Kenny says Obama 'reaffirms intention' to return to Ireland

Leaders meet in Oval Office for traditional St Patrick’s Day shamrock ceremony

President Barack Obama meets Taoiseach Enda Kenny in the Oval Office of the White House in Washington today. Photograph:
Doug Mills/The New York Times

President Barack Obama meets Taoiseach Enda Kenny in the Oval Office of the White House in Washington today. Photograph: Doug Mills/The New York Times

Tue, Mar 19, 2013, 21:29

Taoiseach Enda Kenny has said US president Barack Obama has ’reaffirmed his intention’ to return to Ireland for a second official visit.

The two leaders held the traditional annual St Patrick’s Day meeting at the White House in Washington today.

Following a private meeting with the president afterwards, the Taoiseach said Mr Obama had accepted an invitation to visit Ireland again but was unable to say if he would do so during his second term as president.

"There is a standing invitation for the president, the first lady and their family to visit whenever it is appropriate and convenient. I can say to you that he has reaffirmed his intention to come back to Ireland,” Mr Kenny said.

Speaking earlier during a photo opportunity in the Oval Office, the president said that the US “cherishes the opportunity to once a year to reaffirm the incredible bond between our two countries”.

On the fifth visit of a Taoiseach to the Oval Office during Mr Obama’s presidency, the US leader described his trip to Ireland in 2011 as “one of the truly wonderful trips I’ve taken as president of the United States.

“The reason that these meetings go so well is because of the incredible bonds of history between the two countries,” said Mr Obama.

“Obviously, the contribution of Irish Americans to the US is legendary but what is also true is that we have incredibly strong partnership on economic issues, on security issues.

“The Taoiseach has shown great leadership in difficult times in Ireland; and we’re seeing progress in the Irish economy and that’s good for the US economy.”

Mr Obama spoke about US investment in Ireland and referred today’s deal between Ryanair and Boeing. “We’re selling a whole lot of airplanes to Ireland,” he said.

Ryanair announced earlier today the biggest-ever order of Boeing planes by a European airline, saying that it would buy 175 aircraft in what is seen as a major boost for the US company.

“It’s an example of how the progress made in Ireland benefits jobs and business here in the US. Obviously the Taoiseach is very interested as well in continuing to attract investment from the US to Ireland,” said Mr Obama.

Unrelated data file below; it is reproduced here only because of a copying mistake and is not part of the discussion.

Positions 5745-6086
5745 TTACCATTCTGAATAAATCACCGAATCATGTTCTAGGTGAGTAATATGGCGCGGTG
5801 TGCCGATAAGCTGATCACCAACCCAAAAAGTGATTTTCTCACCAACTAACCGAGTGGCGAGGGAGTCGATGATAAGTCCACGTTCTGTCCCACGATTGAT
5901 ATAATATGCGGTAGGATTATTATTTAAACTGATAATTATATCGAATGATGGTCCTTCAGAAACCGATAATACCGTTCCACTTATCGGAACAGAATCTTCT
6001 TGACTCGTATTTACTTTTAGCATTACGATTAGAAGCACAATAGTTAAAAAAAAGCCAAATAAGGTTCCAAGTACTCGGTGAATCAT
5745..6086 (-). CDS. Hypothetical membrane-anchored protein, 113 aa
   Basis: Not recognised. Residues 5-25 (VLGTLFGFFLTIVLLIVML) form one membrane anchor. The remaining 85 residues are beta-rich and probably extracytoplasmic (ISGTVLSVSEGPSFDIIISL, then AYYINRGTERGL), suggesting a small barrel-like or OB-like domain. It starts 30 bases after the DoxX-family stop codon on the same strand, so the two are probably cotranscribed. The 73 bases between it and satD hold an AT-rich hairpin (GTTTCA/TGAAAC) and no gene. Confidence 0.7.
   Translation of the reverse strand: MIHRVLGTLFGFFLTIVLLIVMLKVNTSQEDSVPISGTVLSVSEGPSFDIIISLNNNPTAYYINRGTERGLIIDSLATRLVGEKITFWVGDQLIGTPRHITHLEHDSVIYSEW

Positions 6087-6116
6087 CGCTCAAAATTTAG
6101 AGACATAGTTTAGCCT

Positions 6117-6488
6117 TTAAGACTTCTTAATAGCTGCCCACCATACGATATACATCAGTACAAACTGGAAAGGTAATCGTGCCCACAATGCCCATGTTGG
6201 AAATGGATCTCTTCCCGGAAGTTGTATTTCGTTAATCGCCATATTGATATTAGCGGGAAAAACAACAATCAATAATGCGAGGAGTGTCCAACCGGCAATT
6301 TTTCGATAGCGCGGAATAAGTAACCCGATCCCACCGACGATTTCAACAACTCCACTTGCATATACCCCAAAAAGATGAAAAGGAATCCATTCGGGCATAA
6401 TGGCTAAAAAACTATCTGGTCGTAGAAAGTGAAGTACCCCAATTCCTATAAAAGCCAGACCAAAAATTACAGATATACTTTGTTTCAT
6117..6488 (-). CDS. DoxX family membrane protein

This issue would also be a major topic of discussion between the leaders at their meeting after the photo opportunity, said the president.

Mr Obama also spoke about Ireland’s reputation in humanitarian work and peacekeeping.

“Ireland also punches above its weight internationally when it comes to humanitarian assistance, peace-keeping. Irish troops are in many difficult places in the world and provide the kinds of stabilisation and humanitarian effort that makes all the difference and saves lives,” he said.

Mr Obama said that he would to continue to discuss the progress made on the Belfast Agreement in Northern Ireland. “We also have to recognise that there is a lot more work to be done before there is true unity,” he said.

The president is also meeting Northern Ireland First Minister Peter Robinson and Deputy First Minister Martin McGuinness in the White House today.

Mr Obama said that the annual St Patrick’s Day meeting also gave him “an excuse to break out my green ties”.

“I’m sure we’ll have a wonderful lunch on Capitol Hill,” said the president, referring to the lunch held on Capitol Hill for the Taoiseach hosted by Speaker of the House of Representatives, the Republican congressman John Boehner from Ohio.

Speaking after the president, the Taoiseach said his meeting with Mr Obama would allow him to brief the president on “the progress being made in challenging times for the Irish Government. ”

They would also discuss European Commission ’s work on the proposed EU-US trade agreement, said Mr Kenny. He said that he would also brief the president on Northern Ireland, immigration and the “undocumented” illegal Irish immigrants in America, the world economy and the Middle East.

The Taoiseach spoke about the opportunity afforded to successive Irish governments to meet US presidents at the traditional St Patrick’s Day meeting in Washington.

He described it as “this wonderful tradition that American governments over the years have shown to Ireland – this particular and unique relationship between our countries covering many centuries.”

Mr Kenny said the meeting of the leaders created an opportunity to celebrate St Patrick’s week. The two leaders wore green ties and sprigs of shamrock on their lapels as they spoke briefly to the media in the Oval Office of the White House. “I have a second tie for the president if he so wishes,” said Mr Kenny of the St Patrick’s Day celebrations.

Mr Kenny said that he was meeting Mr Obama not just as Taoiseach but as Ireland holds the presidency of the European Union. “I suppose I should say this because I will never get the chance again. It is great to meet on presidential terms – the president of the United States an Irishman and the president of Europe an Irishman," he said.

He extended an open invitation to the president to return to Ireland. “Maybe the next time when our economies are moving in a more positive direeciton we might actually have time to take out sticks on the golf course,” said the Taoiseach.

Mr Kenny extended good wishes to the president, his wife Michelle and their two daughers, Sasha and Malia. “We wish the president continued success and good fortune in the very onerous responsibilities on his shoulders as the leader of the free world. It is a pleasure and a privilege to meet you,” he said.